Books

A Sociological study of Kashmir

Book:Sociological Papers on Kashmir
 
Author: Dr Bashir Ahmad Dabla
 
Publisher: Jay Kay Books, Srinagar, Kashmir
 
Year of Publication: 2010
 
Pages: 460 (2 volumes)
 
Price: Rs 1990
 
Mushtaq Ul Haq Ahmad Sikander

The Kashmir issue was born in the aftermath of the Partition of the subcontinent. Kashmir, since then has remained the bone of contention between India and Pakistan; Kashmiri society as baffled by many new, unique and complex problems on social, political, economic, demographic and cultural level, whether contesting claims gave birth to these problems, or these problems would have come to the fore anyway is yet to be studied? Whether these problems wouldn’t have arisen if the majority population of the Valley wasn’t Muslim, hasn’t been answered, in any academic study, and the present volumes under review does not offer answers to these brutally honest questions, though a lot of issues related to the conflict, its ramifications and its consequences on the common people have been taken into account.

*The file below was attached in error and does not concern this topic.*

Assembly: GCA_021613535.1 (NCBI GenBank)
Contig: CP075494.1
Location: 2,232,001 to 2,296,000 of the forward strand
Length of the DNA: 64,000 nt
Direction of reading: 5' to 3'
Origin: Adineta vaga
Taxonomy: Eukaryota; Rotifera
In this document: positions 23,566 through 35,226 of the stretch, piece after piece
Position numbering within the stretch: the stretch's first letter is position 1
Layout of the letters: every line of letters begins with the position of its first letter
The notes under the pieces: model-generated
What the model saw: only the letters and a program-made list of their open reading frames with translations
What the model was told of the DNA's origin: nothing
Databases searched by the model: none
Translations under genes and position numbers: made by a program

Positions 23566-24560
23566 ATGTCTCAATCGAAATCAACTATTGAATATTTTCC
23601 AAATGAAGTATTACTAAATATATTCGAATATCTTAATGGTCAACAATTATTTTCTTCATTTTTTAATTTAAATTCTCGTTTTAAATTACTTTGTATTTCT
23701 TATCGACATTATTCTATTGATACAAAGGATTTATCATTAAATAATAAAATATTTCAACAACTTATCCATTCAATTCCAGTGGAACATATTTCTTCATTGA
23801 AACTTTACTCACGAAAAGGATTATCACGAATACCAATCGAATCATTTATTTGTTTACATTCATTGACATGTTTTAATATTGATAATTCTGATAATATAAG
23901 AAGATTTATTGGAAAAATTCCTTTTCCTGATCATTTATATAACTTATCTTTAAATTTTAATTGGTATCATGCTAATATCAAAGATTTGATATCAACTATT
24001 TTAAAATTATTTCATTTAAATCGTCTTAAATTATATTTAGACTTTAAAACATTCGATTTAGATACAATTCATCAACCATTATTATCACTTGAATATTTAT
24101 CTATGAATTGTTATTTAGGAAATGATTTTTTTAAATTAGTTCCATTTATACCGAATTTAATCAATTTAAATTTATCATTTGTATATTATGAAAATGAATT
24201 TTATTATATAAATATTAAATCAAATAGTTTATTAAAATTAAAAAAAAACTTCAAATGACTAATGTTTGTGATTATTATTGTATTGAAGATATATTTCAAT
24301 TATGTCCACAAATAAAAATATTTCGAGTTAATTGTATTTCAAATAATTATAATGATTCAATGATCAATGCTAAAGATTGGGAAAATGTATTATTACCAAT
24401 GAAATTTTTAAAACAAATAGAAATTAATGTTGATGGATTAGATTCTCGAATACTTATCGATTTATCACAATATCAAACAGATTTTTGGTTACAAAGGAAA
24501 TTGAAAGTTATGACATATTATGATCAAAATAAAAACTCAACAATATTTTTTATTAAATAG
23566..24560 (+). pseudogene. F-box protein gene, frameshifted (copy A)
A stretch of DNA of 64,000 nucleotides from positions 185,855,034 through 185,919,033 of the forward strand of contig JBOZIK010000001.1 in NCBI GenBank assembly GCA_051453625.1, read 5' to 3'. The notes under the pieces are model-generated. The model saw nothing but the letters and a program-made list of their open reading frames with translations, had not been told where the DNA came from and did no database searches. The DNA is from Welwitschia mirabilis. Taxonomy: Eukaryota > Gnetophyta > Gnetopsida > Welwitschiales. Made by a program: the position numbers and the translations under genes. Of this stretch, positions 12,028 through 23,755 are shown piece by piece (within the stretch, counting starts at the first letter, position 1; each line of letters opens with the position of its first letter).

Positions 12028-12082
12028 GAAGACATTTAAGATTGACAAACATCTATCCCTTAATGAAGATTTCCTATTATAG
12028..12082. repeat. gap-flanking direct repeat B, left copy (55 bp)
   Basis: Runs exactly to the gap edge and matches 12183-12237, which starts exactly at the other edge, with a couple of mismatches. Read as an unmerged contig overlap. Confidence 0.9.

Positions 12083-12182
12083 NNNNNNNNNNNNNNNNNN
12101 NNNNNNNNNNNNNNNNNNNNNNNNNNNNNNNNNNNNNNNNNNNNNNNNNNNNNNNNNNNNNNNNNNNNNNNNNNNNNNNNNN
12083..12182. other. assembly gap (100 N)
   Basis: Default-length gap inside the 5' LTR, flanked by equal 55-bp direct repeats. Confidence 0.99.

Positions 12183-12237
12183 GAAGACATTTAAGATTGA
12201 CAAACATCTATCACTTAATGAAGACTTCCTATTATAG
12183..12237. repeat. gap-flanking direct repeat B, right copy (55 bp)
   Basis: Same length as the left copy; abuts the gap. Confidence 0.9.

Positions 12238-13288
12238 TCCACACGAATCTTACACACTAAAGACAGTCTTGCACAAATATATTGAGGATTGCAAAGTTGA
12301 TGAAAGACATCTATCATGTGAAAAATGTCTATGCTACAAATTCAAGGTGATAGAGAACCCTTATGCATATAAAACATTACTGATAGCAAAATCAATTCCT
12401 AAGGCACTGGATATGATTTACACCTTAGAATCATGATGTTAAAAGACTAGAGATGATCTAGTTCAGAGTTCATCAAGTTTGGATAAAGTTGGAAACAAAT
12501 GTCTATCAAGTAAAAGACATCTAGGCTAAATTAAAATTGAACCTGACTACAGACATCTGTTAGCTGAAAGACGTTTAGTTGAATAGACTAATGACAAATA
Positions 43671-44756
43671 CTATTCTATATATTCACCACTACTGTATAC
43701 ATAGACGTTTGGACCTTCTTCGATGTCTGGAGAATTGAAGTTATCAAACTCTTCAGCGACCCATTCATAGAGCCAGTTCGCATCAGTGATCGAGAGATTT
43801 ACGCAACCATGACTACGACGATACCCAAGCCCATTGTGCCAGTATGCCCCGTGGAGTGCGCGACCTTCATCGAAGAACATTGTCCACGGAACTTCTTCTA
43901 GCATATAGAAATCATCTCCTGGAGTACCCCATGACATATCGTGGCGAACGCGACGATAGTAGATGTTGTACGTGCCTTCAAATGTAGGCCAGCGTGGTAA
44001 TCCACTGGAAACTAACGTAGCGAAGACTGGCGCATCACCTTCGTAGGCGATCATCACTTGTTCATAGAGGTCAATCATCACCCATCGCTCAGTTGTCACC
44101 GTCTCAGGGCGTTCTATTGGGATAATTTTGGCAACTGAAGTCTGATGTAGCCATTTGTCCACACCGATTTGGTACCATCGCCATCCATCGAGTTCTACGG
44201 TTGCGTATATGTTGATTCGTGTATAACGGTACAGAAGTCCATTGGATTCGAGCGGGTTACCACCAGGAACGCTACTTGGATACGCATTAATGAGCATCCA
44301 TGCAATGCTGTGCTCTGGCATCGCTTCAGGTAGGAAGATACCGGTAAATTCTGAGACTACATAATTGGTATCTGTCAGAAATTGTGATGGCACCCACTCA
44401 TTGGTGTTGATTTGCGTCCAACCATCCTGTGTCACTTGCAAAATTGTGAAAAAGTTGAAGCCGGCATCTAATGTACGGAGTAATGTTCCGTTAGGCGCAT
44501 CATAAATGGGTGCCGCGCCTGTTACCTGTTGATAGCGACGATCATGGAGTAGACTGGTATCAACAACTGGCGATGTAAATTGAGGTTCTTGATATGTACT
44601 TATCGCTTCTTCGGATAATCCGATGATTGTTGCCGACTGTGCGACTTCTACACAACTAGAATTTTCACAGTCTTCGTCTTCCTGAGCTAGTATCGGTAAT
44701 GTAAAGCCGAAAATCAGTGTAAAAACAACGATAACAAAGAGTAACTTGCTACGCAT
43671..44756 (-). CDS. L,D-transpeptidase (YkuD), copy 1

The author of these volumes, Dr Bashir Ahmad Dabla is a serious researcher, prolific writer and profound academic, above all a veteran sociologist who studies, analyzes the changing, emerging and new Social issues and discourses in the Kashmiri Society. The first volume of the book is divided into five broad chapters, each covering various research, conference papers and articles written by the author from time to time, particularly during the last twenty two years of the armed struggle, and its impact on the people of the Valley especially women and children. The first chapter deals with the Kashmiri Muslims, and the sub chapters, deal with a range of Issues and seriously seeks to answer many political questions as to what were the reasons for the failure of Islamic Ideology and leaders to sway the masses and lead them in contrast to the secular-socialist ones, the Indian highhandedness in not tolerating the smooth functioning of democracy in Kashmir, the failure to incorporate plurality as well as diversity of prevailing social and cultural units which must have equal participants in the process of political participation and socio-economic development, which is witnessed in the resentment of all these parts of J&K against each other, and accusing the government of appeasing one part at the cost of the other.